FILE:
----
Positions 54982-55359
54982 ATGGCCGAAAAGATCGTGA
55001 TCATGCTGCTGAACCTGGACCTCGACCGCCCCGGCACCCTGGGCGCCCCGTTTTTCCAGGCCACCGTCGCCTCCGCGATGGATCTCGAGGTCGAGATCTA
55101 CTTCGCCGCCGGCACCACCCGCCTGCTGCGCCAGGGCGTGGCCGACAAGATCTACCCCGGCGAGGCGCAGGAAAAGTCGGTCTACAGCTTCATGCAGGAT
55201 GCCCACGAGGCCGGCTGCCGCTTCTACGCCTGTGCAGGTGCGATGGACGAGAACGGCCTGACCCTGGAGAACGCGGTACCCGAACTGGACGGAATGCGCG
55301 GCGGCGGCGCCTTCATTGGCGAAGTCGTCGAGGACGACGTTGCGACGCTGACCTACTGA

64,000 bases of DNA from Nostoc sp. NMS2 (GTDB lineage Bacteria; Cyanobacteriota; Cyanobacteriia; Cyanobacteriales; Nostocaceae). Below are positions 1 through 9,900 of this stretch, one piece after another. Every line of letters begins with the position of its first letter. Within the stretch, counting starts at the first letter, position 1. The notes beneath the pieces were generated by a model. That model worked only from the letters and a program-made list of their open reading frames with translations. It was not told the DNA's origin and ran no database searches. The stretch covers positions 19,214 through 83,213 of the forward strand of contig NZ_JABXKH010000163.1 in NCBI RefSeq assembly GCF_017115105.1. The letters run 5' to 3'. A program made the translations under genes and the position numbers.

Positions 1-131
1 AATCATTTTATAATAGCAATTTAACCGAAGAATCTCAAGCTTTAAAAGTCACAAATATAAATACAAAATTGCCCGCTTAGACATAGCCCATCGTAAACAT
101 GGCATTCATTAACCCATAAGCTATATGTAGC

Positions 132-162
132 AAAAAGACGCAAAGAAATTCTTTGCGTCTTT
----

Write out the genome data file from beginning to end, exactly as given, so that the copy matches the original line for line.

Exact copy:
Positions 54982-55359
54982 ATGGCCGAAAAGATCGTGA
55001 TCATGCTGCTGAACCTGGACCTCGACCGCCCCGGCACCCTGGGCGCCCCGTTTTTCCAGGCCACCGTCGCCTCCGCGATGGATCTCGAGGTCGAGATCTA
55101 CTTCGCCGCCGGCACCACCCGCCTGCTGCGCCAGGGCGTGGCCGACAAGATCTACCCCGGCGAGGCGCAGGAAAAGTCGGTCTACAGCTTCATGCAGGAT
55201 GCCCACGAGGCCGGCTGCCGCTTCTACGCCTGTGCAGGTGCGATGGACGAGAACGGCCTGACCCTGGAGAACGCGGTACCCGAACTGGACGGAATGCGCG
55301 GCGGCGGCGCCTTCATTGGCGAAGTCGTCGAGGACGACGTTGCGACGCTGACCTACTGA

64,000 bases of DNA from Nostoc sp. NMS2 (GTDB lineage Bacteria; Cyanobacteriota; Cyanobacteriia; Cyanobacteriales; Nostocaceae). Below are positions 1 through 9,900 of this stretch, one piece after another. Every line of letters begins with the position of its first letter. Within the stretch, counting starts at the first letter, position 1. The notes beneath the pieces were generated by a model. That model worked only from the letters and a program-made list of their open reading frames with translations. It was not told the DNA's origin and ran no database searches. The stretch covers positions 19,214 through 83,213 of the forward strand of contig NZ_JABXKH010000163.1 in NCBI RefSeq assembly GCF_017115105.1. The letters run 5' to 3'. A program made the translations under genes and the position numbers.

Positions 1-131
1 AATCATTTTATAATAGCAATTTAACCGAAGAATCTCAAGCTTTAAAAGTCACAAATATAAATACAAAATTGCCCGCTTAGACATAGCCCATCGTAAACAT
101 GGCATTCATTAACCCATAAGCTATATGTAGC

Positions 132-162
132 AAAAAGACGCAAAGAAATTCTTTGCGTCTTT